Hands off our comfort reads

After the work of a bestselling female novelist was branded "sub-literary", Daisy Buchanan argues the only qualification for great literature is that the words make you feel things you wish to feel (and read) again

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By Daisy Buchanan on

Almost exactly 18 years ago, at the tail end of a miserable August, I read The Pursuit Of Love for the very first time. 

I was 12 then, and I hated everything. It was too hot, I was too hairy and inhabiting my own body felt like living in a bomb. I spent the summer holding my breath and waiting for the explosion to happen, assuming I would emerge from the smoke looking like Tawny Kiaten in a Whitesnake video, and someone would immediately fall in love with me. It seemed like the only reasonable trade-off for sudden, swollen breasts, lank hair and the urge to hide under the nearest table whenever anyone looked like they might try to talk to me. But that summer, the only explosions I experienced were happening on my greasy chin.

At the time, I thought my mum had two broad goals: to stop me from doing anything I actually wanted, and to keep my new and terrifying breasts trussed up and strapped down in the most unflattering bras that M&S would sell. But she was far more understanding than I thought. After she left a copy of Nancy Mitford’s novel on my bed (“Muuuuuum! Why do you keep going IN MY ROOM? My things are there!”), I resisted it with bad grace, assuming it was a trap to make me a better Catholic, or wear longer skirts. Eventually, I picked it up out of boredom, and was instantly, entirely transported by the story of Linda Radlett, her overwhelming teenage longing for love and how she found it.

The Pursuit Of Love has been a very good friend to me. I usually read it again at the end of summer, or whenever I am anxious and life is overwhelming. It has become part of my own romantic story. The man I am marrying bought me a first edition as a Christmas gift. My godmother is reading from it at our wedding in October, and we used the classic orange Penguin cover on our invitations. It reaffirms all that I adore about love, families, friendship and hope in the dark.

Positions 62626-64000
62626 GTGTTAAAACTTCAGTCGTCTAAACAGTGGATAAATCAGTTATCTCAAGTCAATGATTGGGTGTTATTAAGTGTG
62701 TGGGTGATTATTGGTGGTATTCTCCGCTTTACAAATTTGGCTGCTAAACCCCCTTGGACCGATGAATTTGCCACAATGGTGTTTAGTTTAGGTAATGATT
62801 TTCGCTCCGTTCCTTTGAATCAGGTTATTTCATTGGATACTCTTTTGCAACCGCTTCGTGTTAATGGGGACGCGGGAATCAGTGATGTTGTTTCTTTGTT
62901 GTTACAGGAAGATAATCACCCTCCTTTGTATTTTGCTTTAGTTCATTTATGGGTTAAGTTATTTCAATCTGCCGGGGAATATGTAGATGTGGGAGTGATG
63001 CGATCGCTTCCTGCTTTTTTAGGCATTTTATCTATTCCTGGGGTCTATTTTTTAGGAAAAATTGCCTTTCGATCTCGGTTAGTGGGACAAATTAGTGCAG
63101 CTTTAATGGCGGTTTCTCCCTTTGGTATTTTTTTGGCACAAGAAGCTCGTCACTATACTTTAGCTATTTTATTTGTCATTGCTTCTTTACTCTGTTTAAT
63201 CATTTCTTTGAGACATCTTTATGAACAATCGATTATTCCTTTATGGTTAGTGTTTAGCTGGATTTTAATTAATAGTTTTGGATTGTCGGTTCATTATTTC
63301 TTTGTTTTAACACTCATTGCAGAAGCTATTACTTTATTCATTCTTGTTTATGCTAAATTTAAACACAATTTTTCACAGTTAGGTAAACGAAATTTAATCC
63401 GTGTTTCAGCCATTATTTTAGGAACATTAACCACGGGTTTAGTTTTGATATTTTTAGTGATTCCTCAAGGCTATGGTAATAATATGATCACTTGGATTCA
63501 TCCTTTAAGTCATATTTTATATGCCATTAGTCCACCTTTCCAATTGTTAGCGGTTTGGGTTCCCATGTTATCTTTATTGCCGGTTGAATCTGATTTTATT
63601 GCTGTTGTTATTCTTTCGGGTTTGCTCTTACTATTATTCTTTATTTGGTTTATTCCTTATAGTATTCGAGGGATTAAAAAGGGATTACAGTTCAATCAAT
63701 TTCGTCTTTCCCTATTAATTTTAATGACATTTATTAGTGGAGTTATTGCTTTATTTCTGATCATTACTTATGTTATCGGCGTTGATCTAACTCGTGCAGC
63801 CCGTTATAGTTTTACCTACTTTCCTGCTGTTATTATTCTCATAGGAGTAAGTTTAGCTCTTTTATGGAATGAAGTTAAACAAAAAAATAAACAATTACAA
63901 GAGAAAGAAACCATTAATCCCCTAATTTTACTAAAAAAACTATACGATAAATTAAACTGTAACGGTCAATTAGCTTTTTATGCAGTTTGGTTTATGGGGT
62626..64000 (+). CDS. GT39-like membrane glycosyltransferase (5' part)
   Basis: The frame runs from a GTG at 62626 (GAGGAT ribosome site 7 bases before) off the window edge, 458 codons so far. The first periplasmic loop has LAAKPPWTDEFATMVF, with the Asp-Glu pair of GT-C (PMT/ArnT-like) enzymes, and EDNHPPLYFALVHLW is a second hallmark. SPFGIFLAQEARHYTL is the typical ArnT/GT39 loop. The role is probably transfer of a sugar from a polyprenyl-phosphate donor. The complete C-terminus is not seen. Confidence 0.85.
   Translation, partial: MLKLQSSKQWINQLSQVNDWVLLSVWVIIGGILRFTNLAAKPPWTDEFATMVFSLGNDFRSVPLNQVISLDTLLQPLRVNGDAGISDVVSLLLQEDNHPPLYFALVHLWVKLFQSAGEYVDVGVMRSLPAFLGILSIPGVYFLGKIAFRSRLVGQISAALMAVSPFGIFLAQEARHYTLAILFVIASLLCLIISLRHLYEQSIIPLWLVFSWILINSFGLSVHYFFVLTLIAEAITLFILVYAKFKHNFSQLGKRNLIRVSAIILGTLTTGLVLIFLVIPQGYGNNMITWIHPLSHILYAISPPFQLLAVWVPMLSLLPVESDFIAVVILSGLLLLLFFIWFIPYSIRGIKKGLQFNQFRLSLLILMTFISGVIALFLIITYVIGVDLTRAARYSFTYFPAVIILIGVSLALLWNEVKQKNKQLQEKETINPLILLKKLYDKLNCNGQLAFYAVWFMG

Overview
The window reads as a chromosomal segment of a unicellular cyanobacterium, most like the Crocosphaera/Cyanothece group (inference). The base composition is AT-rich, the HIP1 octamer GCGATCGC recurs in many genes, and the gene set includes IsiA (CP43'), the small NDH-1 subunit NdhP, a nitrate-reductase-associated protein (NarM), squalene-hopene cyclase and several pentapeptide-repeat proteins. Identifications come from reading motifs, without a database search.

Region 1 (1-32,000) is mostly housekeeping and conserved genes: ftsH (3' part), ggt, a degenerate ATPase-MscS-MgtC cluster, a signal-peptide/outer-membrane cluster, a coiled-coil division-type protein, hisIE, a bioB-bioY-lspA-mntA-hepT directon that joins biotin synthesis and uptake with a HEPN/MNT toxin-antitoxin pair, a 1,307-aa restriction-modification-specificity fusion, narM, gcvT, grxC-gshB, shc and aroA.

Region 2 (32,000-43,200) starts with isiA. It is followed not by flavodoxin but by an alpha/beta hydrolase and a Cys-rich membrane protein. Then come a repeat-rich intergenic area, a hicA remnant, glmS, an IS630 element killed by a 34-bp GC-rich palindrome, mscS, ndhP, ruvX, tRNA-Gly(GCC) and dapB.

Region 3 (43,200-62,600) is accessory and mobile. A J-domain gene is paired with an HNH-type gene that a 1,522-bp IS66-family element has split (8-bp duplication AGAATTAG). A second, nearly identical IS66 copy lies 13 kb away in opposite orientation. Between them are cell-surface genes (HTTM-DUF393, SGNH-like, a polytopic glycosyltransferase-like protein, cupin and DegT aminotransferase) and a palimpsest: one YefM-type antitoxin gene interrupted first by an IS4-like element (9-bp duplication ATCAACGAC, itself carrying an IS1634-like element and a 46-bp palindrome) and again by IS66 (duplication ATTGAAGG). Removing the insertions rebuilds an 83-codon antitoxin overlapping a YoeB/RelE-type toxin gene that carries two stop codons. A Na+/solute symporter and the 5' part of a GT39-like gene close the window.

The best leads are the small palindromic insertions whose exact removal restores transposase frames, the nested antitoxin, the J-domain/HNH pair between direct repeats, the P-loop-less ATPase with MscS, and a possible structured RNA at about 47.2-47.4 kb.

I don’t think there is any greater recommendation than, "I loved this book – and it loved me back"

I thought of all these things when I read a piece about the novelist Jonathan Franzen, which referred to bestselling novelist Jennifer Weiner’s work as "subliterary". Surely the only qualification for great literature is that the words make you feel things you wish to feel again? I’ve never felt the urge to pick up The Corrections for a second time – and I don’t understand why Franzen is celebrated and considered more worthy than the writers I reach for recurrently: Nancy Mitford, Marian Keyes, Nina Stibbe, Nora Ephron and Jilly Cooper. There’s a fog of snobbery around fiction – especially commercial women’s fiction – and it hides the real reason why we read. Because it brings us joy and provides a prism through which to explore our own emotions.

Out of curiosity, I asked my Twitter followers what they like to reread – and six hours later they’re still telling me. The Pursuit Of Love has many rereaders, possibly because it’s nice and short. Plenty of adults still read Anne Of Green Gables, Mallory Towers and the Harry Potter series. Terry Pratchett, Jane Austen, Stephen King and Sue Townsend are also well thumbed and beloved. A couple of people even told me that they reread Franzen, which has made me think about giving The Corrections another go.

And I discovered a number of titles I hadn’t heard of, and can’t wait to read. “Pure comfort on a page,” is how my friend Lauren describedThe Lost Art Of Keeping Secrets, and that was the recurring theme. Readers revealed that their favourite titles made them feel like their favourite friends do: happy, safe and occasionally a little weepy. I don’t think there is any greater recommendation than, “I loved this book – and it loved me back.” 

At 12, when I was lonely, miserable and spotty, I dreamt about being a Great Writer. I dreamed about writing the sort of books I would never read, collecting literary prizes and dazzling everyone by being difficult, and coming up with profound truths about the human condition. At 30, I still dream about being a Great Writer, but I no longer wish to be dazzling and difficult. All I want is to come up with a story that contains enough joy, hope and humour to make one person reach for it at a time when they need to feel comforted. I own many books that I have yet to read, bought because they seemed impressive and fitted with my idea of the sort of person I ought to be. But the stories I read over and over again are the ones that make me feel happy about who I am.

1 (with a bullet!) The Pursuit Of Love, Nancy Mitford
2 The Lost Art Of Keeping Secrets, Eva Rice
3 Harry Potter And The Goblet Of Fire (for some reason, it was that particular Harry Potter that kept coming up!), JK Rowling
4. Heartburn, Nora Ephron
5. Pride And Prejudice, Jane Austen
6. Riders, Jilly Cooper
7. Anything by Agatha Christie
8. The Shining, Stephen King
9. Vile Bodies, Evelyn Waugh
10. Breakfast at Tiffany's, Truman Capote


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